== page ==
Tuesday, May 1, 2007

Why are manners and ethics dead?

This weekend we are throwing a little party for our latest addition, Emma. We never properly got the chance to welcome her to the family when she arrived last fall. When you are dealing with adoption of orphanage infants you are dealing with attachment issues. We were told to do something called 'funneling' where you don't let anyone hold the baby but you for months, allowing time for the new child to bond with you as parents. With 8 months under our belts now, it seems appropriate to celebrate Emma coming into our lives.
We are having her baptized at church on Sunday. Aftwards we will all meet friends for lunch. I've reserved a private room at a local chinese restaurant on the river. We sent out invitations and we put RSVP on them.
We are now getting close to the time when I have to call the restaurant and confirm. I have heard very little from anyone. When I've said, 'so, do you think you are coming' they all say, 'oh yes'. But if I didn't run into them and ask I wouldn't hear a thing!
Honestly though, this is just one example of a far bigger problem. It seems manners have pretty much died off. Thank you notes after job interviews never happen anymore. It actually dates us to write them. People under the age of 40 do not write them in my experience.
Putting 'regrets only' on the invitation does no better. People just don't follow up. They either show up or they don't and somehow you are supposed to plan for it.
Meanwhile work today was full of fun information. I have an employee whom I suspected had poor judgement for quite a while. Today I confirmed that. Her judgement is far worse then I expected, and now I have to do something about it. She violated a university policy and a state administrative rule. I started the process of gathering the documentation I need to mount a progressive discipline case against her.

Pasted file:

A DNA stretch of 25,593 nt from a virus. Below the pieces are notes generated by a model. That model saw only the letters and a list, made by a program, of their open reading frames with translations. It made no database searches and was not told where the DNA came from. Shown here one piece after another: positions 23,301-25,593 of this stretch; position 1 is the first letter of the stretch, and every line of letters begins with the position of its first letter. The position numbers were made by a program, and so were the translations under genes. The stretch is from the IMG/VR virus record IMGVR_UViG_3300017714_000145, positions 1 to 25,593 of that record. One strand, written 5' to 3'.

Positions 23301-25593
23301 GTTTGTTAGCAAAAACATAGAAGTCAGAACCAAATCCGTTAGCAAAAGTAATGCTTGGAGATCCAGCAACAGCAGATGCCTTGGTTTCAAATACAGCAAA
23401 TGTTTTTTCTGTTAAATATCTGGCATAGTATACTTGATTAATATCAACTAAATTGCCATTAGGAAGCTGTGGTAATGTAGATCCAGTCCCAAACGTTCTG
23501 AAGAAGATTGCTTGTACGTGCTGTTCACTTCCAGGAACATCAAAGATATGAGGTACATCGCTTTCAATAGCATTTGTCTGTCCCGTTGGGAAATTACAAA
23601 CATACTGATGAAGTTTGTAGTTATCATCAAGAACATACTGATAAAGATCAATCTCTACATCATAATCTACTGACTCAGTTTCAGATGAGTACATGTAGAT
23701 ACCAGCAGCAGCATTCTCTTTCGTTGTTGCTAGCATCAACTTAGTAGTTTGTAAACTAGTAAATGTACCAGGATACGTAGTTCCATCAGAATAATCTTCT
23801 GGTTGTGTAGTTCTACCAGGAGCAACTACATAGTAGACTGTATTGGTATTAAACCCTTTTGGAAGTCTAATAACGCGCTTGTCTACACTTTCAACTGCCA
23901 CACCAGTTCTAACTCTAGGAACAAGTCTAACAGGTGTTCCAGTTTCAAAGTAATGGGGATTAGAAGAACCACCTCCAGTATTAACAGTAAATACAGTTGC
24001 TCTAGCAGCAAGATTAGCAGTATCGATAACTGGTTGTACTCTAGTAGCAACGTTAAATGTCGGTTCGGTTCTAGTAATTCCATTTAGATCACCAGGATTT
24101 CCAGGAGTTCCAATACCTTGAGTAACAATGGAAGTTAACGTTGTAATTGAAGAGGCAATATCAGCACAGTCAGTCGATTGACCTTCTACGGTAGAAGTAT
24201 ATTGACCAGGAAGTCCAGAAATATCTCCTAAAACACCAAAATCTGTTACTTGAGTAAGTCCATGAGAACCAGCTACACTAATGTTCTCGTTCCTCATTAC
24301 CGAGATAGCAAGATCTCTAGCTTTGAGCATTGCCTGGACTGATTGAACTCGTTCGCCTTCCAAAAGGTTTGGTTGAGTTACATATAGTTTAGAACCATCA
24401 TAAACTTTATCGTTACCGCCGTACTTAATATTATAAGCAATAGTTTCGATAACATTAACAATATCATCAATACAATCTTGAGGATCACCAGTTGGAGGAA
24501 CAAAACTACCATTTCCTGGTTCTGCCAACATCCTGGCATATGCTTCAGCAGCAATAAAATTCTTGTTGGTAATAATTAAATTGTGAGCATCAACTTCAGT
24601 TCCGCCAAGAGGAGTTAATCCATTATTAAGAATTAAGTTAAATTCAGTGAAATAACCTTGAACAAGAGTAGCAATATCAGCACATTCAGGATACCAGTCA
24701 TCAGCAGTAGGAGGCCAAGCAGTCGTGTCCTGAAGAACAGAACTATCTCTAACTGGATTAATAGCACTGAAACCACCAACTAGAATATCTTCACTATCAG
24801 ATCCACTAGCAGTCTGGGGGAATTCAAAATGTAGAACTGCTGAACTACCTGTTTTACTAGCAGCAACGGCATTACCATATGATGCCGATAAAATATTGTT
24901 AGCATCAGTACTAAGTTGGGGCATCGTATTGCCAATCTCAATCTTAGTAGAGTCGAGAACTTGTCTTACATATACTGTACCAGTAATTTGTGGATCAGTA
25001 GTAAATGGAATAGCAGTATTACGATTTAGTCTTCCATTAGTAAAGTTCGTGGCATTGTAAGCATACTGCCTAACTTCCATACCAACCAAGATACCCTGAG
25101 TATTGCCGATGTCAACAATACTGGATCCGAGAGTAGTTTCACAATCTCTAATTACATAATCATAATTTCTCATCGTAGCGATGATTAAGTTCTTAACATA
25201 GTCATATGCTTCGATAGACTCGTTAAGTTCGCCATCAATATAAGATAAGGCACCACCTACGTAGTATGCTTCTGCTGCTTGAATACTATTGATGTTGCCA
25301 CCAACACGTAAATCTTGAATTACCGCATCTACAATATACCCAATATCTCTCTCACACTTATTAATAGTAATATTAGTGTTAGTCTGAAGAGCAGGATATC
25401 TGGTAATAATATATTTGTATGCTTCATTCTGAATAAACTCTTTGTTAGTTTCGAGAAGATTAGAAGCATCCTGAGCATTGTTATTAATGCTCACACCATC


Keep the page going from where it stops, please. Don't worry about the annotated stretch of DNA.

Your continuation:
I hate these. As a supervisor I can't talk about what she has done to anyone. I'll be slayed by her with her coworkers because she is free to say whatever she wishes. Most of these cases say plenty. Meanwhile management follows all the rules and carefully backs up their case. In the 10 years I've done this I've terminated 3 employees. It has taken me well over a year each time to go through all the documentation and hoops that are required. At the end I have never had a single doubt about my decision to terminate them. We shift employees, we retrain and rework employees, we do a lot to make their jobs work with their lives. When they choose to fail, it is a long process that in the end shows the worst of everyone.
I rarely have these quite frankly, and when I do I am forever amazed that people don't take their jobs that are paid for with taxpayer money more seriously. I've always felt that if your behavior was not something you'd want on the front of the state newspaper, then you should not choose to do it. People over the years do continue to amaze me with their choices. We have an obligation to behave ethically at work. People trust us with their children and their money. I'm baffled why some employees don't get the gravity of the situation.
All for tonight!

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